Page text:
Story and Photos by Natalie Silva
Illiterate Light, an alternative rock duo comprised of Jeff Gorman (lead singer and guitarist) and Jake Cochran (drummer and backup singer), captivated the audience with their high-energy performance and virtuosity, building the excitement for headliner Mo Lowda & the Humble at Lincoln Hall on Saturday night. Although Illiterate Light’s newest album, Sunburned draws listeners in with its mellow charm, their set Saturday night was far from boring. Air drums and head nods filled the crowd as the band teased the audience with just the right amount of suspense before jumping—literally—into the rock and roll that lured hundreds of people to gather at this concert with friends, family, and strangers alike. Illiterate Light gained new fans with each guttural scream, tasteful harmony, and jaw-dropping instrumental break. Crowd interaction kept people on their toes, and when they finished the set with “Better Than I Used To,” it was clear that the duo had gained an increased respect for their craft.
Mo Lowda & the Humble took the stage shortly after. Hailing from Philadelphia, Jordan Caiola, Shane Woods, Jeff Lucci, and Kirby Sybert proved that a long history of friendship and a dash of charisma serves as the perfect glue for a band of talented musicians. Mo Lowda & the Humble opened their set with powerful vocals and an air of confidence in their talent. Each member held their ground as they drummed up anticipation for crowd favorites, though from observation, every song seemed to be a crowd favorite. Dancing and singing were at their height during “Curse the Weather” and “Power Trip,” with the encore of “Whitetails” and “Standing in Place” rounding out their fast-paced but fulfilling set. Jordan’s witty banter was sharply contrasted by his unique vocal tone that, combined with vocal and instrumental support from the band, conveyed a sense of urgency to really listen, and left the audience in a trance. In particular, the closing line of “Sleeves” seemed to hang in the air for a moment as people fully took in the haunting harmony. All in all, it was clear that Mo Lowda and the Humble’s performance this weekend was the place to be for indie rock lovers across Chicago. “If you come back, we’ll come back,” were Jordan’s words, and with the positive chatter that could be heard before, during, and after the show, people will most definitely come back.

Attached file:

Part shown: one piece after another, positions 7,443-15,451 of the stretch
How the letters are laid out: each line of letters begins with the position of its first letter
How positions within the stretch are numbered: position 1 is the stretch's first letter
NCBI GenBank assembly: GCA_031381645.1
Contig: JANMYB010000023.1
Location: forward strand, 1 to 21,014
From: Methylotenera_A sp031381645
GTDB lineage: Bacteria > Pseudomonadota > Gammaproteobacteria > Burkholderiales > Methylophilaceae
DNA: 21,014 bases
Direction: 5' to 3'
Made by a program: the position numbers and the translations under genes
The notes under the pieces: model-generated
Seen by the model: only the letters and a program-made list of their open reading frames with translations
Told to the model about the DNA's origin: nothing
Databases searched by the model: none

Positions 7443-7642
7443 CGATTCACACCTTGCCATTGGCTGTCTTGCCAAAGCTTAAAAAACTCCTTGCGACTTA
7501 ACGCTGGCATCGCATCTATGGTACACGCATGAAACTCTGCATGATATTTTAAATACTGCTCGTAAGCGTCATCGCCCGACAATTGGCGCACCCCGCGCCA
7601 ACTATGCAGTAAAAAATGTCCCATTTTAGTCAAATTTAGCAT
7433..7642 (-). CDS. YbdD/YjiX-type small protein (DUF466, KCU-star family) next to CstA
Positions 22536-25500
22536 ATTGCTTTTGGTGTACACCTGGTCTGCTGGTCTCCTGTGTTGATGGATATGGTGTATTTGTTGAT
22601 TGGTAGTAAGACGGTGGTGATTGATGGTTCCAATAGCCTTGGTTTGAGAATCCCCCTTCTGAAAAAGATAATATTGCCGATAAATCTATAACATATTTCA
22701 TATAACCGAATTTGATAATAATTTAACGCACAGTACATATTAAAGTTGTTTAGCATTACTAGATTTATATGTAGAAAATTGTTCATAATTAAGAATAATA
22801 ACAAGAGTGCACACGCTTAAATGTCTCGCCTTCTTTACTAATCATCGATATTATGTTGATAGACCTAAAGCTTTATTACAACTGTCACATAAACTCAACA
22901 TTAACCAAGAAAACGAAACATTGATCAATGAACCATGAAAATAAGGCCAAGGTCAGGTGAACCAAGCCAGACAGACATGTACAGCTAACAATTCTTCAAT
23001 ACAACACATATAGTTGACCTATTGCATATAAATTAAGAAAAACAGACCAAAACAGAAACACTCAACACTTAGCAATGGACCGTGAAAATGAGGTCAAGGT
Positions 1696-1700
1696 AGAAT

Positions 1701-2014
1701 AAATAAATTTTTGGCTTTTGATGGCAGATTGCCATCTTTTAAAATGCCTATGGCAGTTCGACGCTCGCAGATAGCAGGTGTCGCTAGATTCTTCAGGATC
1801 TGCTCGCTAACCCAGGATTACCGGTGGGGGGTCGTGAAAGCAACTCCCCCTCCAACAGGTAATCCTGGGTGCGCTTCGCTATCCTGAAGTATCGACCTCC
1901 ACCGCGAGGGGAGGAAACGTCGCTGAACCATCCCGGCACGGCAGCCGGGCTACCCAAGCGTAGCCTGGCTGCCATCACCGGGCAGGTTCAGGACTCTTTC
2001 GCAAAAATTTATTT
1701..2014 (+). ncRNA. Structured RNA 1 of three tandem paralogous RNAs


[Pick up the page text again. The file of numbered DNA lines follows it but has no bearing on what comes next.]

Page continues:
Natalie with Mo Lowda & The Humble
Before the show I was able to sit down with the members of Mo Lowda & the Humble to discuss a bit more about the band, and how you can start listening to their music. While all members seemed to have their own preferred subgenres and distinct music tastes, Jordan agreed that iconic albums such as Radiohead’s “In Rainbows,” and artists such as My Morning Jacket both play a large role in generating musical influence for the band. With their favorite concerts ranging from Neil Young to Father John Misty, there’s no question that the band has an appreciation for different types of artistry as well as a consideration for the atmosphere that can make or break a concert. If you’re listening to Mo Lowda for the first time, Jordan and the band agreed that “Beachtown,” off of their recently released self-titled album, gives listeners the best feel for the band’s sound, with “Coast is Waiting” coming in at a close second. My personal Mo Lowda favorites include “Before Noon” and “Pearls” off of their 2020 album “Ready Coat,” which begs to be played in the summertime on a long car ride down Lake Shore Drive. If these aren’t your vibe, their three other records and a live album will give you plenty of other choices, and I have no doubt that everyone will find a song that strikes their fancy. While it seems right to give a huge thanks to the band for sharing their time with me, I think I have to give the thanks instead to Jordan’s dad, and his insistence that Jordan keep the guitar he got for Christmas as a kid. I’m sorry that you didn’t get the motorbike you wanted, Jordan, but I’m not sad that the alternative was getting to hear and talk to Mo Lowda & the Humble.